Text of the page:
Not long after Dannel Malloy was sworn in as Connecticut’s 88th governor two-and-a-half years ago, he became extraordinarily active on the healthcare front. Perhaps just as President George H.W. Bush wanted to be “the education president,” so too did Malloy want to be the healthcare governor?
Whatever one may think of his positions, Malloy has been aggressive on the healthcare front. He opposed SustiNet and a public option as soon as he took office. He announced a staggering $864 million plan to expand and renovate the struggling UConn Medical Center in Farmington. Despite intense opposition from those who prefer the status quo, Malloy tried and failed to “improve access” for Medicaid recipients by giving low-income patients funds to buy insurance on the healthcare exchanges created by Obamacare.
Time and again, he has sided with healthcare workers when they tangled with management. He signed an executive order allowing personal care attendants working under Medicare to unionize. He joined a picket line in Newington, where striking nursing home workers accused management of violating labor laws and trying to break the union.
Consistent with his place as a Democratic governor in a blue state, Malloy’s advocacy for labor has its place. The two above examples are harmless enough — perhaps even commendable. But a recent action he took in defense of labor could have serious consequences for a major Connecticut hospital.
At the urging of labor unions, Malloy vetoed a bill last week that would have made it easier for the non-profit Waterbury Hospital to be acquired by the Tennessee-based Vanguard Health Systems. Malloy claimed he was concerned about language in the bill that would give for-profit companies a seat on medical foundations. Cynics, however, were certain he’d caved to pressure from unions that were convinced the investor-owned Vanguard would take a dim view of organized labor.
Indeed, Republican Rep. Sean Williams was more blunt. Williams, whose district includes some Waterbury suburbs, said Malloy “has pulled the rug out from under a lot of people . . . for the simple sake of pleasing big labor special interests.” Williams has called for a special legislative session to override Malloy’s veto, but no one really expects that to happen.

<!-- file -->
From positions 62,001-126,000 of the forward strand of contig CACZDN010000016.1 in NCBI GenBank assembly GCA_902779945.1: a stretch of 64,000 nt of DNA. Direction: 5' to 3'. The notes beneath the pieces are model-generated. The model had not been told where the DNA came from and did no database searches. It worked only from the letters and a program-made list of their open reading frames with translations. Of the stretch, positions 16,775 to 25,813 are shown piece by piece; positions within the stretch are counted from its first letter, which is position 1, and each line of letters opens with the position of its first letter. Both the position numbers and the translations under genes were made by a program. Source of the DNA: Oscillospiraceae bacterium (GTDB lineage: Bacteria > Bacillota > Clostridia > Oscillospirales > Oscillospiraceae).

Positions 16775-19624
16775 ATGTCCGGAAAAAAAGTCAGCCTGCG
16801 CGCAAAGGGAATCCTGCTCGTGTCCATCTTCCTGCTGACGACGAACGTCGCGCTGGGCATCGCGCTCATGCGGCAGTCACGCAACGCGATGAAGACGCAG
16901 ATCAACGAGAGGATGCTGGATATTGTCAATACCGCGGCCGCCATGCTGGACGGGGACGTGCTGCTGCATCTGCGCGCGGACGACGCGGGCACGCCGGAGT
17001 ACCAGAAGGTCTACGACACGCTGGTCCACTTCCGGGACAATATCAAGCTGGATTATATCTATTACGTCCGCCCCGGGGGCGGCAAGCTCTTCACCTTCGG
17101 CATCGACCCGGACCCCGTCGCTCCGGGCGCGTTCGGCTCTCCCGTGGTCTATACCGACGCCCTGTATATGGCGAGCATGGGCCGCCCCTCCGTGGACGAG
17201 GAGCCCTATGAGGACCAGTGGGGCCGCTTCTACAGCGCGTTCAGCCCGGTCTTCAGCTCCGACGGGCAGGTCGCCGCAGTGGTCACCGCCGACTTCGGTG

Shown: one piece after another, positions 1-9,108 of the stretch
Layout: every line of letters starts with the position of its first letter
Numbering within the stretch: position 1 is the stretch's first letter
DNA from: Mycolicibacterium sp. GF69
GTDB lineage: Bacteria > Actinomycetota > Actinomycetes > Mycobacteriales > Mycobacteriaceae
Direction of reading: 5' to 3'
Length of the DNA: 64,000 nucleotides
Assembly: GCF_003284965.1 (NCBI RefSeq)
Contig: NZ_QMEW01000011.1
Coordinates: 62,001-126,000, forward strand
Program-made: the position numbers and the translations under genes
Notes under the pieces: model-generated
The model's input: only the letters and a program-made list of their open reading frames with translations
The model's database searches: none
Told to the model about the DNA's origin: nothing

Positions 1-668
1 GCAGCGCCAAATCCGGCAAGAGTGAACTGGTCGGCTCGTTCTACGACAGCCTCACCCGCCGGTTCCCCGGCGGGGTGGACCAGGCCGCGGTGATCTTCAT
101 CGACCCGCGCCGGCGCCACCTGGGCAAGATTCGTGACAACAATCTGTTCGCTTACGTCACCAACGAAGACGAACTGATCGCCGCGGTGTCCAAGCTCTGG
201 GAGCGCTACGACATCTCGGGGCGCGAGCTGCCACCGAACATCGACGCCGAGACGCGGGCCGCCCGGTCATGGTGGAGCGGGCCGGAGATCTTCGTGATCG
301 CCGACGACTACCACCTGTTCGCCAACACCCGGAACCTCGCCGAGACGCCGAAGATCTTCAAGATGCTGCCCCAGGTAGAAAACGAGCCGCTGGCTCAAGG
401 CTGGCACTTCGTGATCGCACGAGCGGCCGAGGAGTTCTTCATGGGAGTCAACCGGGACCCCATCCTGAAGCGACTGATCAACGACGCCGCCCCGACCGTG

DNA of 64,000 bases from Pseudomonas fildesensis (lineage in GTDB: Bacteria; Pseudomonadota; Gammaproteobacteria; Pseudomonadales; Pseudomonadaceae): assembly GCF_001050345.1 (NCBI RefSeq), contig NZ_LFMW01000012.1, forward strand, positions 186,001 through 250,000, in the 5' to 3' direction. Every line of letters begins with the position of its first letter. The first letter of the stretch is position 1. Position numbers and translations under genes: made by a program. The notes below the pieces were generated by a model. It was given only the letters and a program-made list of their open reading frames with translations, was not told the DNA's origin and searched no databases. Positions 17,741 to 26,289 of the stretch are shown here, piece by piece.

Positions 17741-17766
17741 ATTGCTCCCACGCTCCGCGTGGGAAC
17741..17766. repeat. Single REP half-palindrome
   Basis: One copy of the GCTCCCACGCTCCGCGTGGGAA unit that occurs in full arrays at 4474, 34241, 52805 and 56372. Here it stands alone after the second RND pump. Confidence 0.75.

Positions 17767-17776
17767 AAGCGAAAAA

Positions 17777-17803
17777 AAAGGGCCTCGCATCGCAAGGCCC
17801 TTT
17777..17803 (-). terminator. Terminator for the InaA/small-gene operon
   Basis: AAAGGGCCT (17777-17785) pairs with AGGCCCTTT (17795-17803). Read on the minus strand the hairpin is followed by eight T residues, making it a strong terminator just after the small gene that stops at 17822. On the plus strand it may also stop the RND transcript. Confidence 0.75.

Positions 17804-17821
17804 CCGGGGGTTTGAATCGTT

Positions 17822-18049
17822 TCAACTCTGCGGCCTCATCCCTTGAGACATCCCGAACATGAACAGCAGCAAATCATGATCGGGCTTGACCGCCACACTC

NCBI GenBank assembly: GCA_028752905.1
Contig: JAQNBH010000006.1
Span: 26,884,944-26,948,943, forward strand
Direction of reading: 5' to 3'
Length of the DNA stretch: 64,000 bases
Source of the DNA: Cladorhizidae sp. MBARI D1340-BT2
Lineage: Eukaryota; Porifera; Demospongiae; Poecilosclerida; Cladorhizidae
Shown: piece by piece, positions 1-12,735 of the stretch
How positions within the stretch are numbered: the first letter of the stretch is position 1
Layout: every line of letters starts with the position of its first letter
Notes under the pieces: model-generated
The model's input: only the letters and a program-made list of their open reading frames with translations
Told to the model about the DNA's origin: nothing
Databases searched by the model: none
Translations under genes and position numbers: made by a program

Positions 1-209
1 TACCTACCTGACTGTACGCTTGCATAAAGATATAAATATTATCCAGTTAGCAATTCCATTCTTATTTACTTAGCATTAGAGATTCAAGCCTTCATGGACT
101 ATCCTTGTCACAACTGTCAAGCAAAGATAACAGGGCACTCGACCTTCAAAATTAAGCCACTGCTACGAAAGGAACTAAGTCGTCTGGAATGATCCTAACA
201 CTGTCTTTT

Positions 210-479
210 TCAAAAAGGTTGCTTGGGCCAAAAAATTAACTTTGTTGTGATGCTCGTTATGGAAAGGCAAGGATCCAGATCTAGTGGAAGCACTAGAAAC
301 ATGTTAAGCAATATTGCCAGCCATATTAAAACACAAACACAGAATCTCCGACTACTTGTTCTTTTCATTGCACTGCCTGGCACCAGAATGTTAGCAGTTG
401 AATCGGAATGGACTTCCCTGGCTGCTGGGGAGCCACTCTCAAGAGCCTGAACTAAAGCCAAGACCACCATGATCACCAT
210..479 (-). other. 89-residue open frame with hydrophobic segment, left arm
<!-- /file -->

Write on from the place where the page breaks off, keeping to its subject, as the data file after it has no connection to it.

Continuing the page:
Many in the greater Waterbury community, including a Waterbury Hospital employee who recently penned a letter to the editor of the Republican American newspaper, are convinced that the struggling critical-care facility might close if the Vanguard deal isn’t approved.
And Waterbury, like most other hospitals in the state, is reeling from the $550 million in aid cuts Malloy has made. The hospital recently announced 83 job reductions, in part because of projected cuts of more than $10 million in federal and state aid for uncompensated care over the next two years.
Other hospitals are reeling, too. Tiny Sharon Hospital, which was on the verge of closing 12 years ago when it successfully made the state’s first conversion from nonprofit to for-profit, is sweating over more than $2 million in cuts and laid off 26 workers last year. New Milford and Danbury hospitals announced last week they’re eliminating a combined 166 positions.
Malloy and his chief budget director Ben Barnes have said hospitals could save money by re-evaluating executive compensation. Perhaps the Malloy administration should take a look at their own payroll before lecturing the rest of us. Dr. Frank M. Torti, UConn’s new medical school dean, is pulling down $780,000 a year, with another $150,000 in incentives.
Malloy has often said one of his top priorities is to grow jobs and make Connecticut more economically competitive, but at this point you’d have to question either his motives or his methods. The governor has showered hundreds of millions in cash (some of it borrowed) and tax breaks on companies such as Bridgewater and Jackson Laboratories (whose CEO is an old friend of Torti’s), while cutting aid to hospitals that are shedding workers faster than you can say, “the world’s largest hedge fund.”
As for being the healthcare governor, Malloy can forget it. The greatest beneficiaries of his policies are government-run university hospitals, labor unions, and favored corporations. The likely result will be shuttered healthcare facilities and more job losses — a toxic mix as he heads into re-election mode.